The UK automotive industry is a large and critical sector within the UK economy. It accounts for 820,000 jobs, exports finished goods worth £8.9bn annually and adds value of £10bn to the UK economy each year. However, the UK automotive industry is currently facing great challenges, such as responsibility for a 19% and growing share of UK annual CO2 emissions, strong international competition, declining employment and hollowing-out of the domestic supply chain, and enormous pressure from regulatory bodies for decarbonisation. A solution to these challenges comes from the development and manufacture of low carbon vehicles (LCVs), as identified by the UK government. Vehicle lightweighting is the most effective way to improve fuel economy and to reduce CO2 emissions. This has been demonstrated by many vehicle mass reduction programmes worldwide. Historically vehicle mass reduction has been achieved incrementally by reducing the mass of specific vehicle parts piece-by-piece, with little consideration of the carbon footprint of input materials and closed-loop recycling of end of life vehicles (ELVs). Our vision is that the future low carbon vehicle is achieved by a combination of multi-material concepts with mass-optimised design approaches through the deployment of advanced low carbon input materials, efficient low carbon manufacturing processes and closed-loop recycling of ELVs. To achieve this vision, we have gathered the best UK academic brainpower for vehicle lightweighting and formed the TARF-LCV consortium, whose members include 8 research teams involving 18 academics from Brunel, Coventry, Exeter, Imperial, Manchester, Nottingham, Oxford Brookes and Strathclyde. TARF-LCV aims to deliver fundamental solutions to the key challenges faced by future development of LCVs in the strategic areas of advanced materials, enabling manufacturing technologies, holistic vehicle design and closed-loop recycling of ELVs. We have developed a coherent research programme organised 6 work packages. We will develop closed-loop recyclable aluminium (Al) and magnesium (Mg) alloys, metal matrix composites (MMCs) and recyclable polymer matrix composites (PMCs) for body structure and powertrain applications; we will develop advanced low carbon manufacturing technologies for casting, forming and effective vehicle assembly and disassembly; and we will develop mass-optimised design principles and specific life cycle analysis (LCA) methodology for future LCV development. To deliver the 4-year TARF-LCV programme, in addition to the EPSRC funding requested, we have leveraged financial support for 2 post-doctoral research fellows from the EPSRC Centre-LiME at Brunel University and LATEST2 at Manchester University, and for 9 PhD studentships from partner universities. Consequently, the TARF-LCV research team will include 18 academics, 11 post-doctoral research fellows and 18 research students. This not only ensures a successful delivery of the TARF-LCV research programme, but also provides a training ground for the future leaders of low carbon vehicle development in the UK.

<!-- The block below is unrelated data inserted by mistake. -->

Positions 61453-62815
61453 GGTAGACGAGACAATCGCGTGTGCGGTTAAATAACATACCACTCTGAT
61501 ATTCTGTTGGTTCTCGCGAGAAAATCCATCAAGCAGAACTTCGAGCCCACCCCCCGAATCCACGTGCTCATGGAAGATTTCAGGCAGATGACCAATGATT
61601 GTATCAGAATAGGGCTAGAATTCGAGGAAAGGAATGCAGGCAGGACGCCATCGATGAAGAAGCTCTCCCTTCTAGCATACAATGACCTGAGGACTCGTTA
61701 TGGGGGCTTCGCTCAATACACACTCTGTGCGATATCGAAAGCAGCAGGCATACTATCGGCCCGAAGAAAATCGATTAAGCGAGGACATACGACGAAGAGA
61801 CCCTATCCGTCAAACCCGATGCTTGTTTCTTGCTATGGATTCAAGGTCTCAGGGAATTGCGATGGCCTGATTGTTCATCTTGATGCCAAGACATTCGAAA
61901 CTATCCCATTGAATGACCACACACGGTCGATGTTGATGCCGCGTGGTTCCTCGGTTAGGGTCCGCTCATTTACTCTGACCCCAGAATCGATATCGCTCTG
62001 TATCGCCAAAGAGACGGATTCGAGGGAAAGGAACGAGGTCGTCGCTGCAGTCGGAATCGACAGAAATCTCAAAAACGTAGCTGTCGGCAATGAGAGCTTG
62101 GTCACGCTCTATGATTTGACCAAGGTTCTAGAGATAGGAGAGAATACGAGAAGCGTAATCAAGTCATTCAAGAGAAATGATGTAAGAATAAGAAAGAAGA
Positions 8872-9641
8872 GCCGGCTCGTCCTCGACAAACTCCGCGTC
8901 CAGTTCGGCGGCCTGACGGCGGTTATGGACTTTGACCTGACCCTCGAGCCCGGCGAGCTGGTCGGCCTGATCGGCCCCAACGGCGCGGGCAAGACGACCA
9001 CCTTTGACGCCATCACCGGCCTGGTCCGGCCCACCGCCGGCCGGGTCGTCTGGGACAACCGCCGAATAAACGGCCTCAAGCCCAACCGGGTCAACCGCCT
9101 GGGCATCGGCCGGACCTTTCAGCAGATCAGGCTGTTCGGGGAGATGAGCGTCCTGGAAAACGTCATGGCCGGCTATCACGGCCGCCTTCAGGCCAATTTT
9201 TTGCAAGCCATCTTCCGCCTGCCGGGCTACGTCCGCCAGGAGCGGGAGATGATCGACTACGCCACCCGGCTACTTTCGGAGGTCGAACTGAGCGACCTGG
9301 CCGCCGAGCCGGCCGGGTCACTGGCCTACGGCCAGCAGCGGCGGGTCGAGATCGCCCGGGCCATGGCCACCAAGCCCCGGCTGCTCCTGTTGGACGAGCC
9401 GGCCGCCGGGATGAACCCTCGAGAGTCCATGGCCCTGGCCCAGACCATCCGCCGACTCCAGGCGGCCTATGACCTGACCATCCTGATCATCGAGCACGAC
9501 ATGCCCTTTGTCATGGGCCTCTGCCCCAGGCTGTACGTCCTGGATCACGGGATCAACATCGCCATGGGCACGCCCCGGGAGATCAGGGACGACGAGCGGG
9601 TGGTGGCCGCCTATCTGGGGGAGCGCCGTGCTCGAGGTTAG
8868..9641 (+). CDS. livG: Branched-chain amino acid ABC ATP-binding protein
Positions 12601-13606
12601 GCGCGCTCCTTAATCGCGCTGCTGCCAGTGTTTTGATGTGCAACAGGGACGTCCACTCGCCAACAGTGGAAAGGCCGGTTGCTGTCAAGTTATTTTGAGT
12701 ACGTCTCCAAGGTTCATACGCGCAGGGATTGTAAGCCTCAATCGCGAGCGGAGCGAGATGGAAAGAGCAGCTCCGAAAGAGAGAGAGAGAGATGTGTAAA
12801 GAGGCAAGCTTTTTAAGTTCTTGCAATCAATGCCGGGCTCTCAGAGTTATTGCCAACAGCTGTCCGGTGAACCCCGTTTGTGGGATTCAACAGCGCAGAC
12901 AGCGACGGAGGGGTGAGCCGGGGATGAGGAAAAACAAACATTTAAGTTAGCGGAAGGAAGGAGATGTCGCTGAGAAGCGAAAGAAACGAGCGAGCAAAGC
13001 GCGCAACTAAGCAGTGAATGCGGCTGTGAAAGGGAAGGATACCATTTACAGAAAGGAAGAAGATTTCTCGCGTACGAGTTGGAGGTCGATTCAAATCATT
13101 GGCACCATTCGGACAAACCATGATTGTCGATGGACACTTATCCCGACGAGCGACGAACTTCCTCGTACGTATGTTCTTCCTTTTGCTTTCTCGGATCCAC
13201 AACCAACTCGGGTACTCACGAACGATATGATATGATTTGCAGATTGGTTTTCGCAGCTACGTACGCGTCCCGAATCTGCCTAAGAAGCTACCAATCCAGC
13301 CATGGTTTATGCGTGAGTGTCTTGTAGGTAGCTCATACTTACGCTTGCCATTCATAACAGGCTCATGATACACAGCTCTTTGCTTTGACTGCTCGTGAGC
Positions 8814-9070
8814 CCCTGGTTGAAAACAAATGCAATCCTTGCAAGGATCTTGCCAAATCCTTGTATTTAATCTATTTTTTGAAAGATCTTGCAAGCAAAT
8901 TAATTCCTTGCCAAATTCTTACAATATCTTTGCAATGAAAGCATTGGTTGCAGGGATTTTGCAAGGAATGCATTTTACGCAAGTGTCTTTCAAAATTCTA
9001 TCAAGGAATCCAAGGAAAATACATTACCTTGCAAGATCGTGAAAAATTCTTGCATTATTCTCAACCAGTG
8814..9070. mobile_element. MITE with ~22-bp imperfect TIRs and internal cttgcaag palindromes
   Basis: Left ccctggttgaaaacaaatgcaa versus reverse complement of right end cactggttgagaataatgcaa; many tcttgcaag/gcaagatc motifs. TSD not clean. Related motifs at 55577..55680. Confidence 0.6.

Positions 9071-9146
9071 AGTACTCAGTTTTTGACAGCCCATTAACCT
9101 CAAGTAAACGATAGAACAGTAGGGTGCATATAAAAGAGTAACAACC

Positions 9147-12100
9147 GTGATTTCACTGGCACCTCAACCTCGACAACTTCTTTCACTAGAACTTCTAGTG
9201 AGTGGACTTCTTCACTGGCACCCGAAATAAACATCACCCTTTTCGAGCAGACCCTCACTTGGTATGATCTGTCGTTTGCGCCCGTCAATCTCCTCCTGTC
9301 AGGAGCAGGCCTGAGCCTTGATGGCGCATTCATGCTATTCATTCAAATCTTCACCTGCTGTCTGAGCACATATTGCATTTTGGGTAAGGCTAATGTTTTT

Planned Impact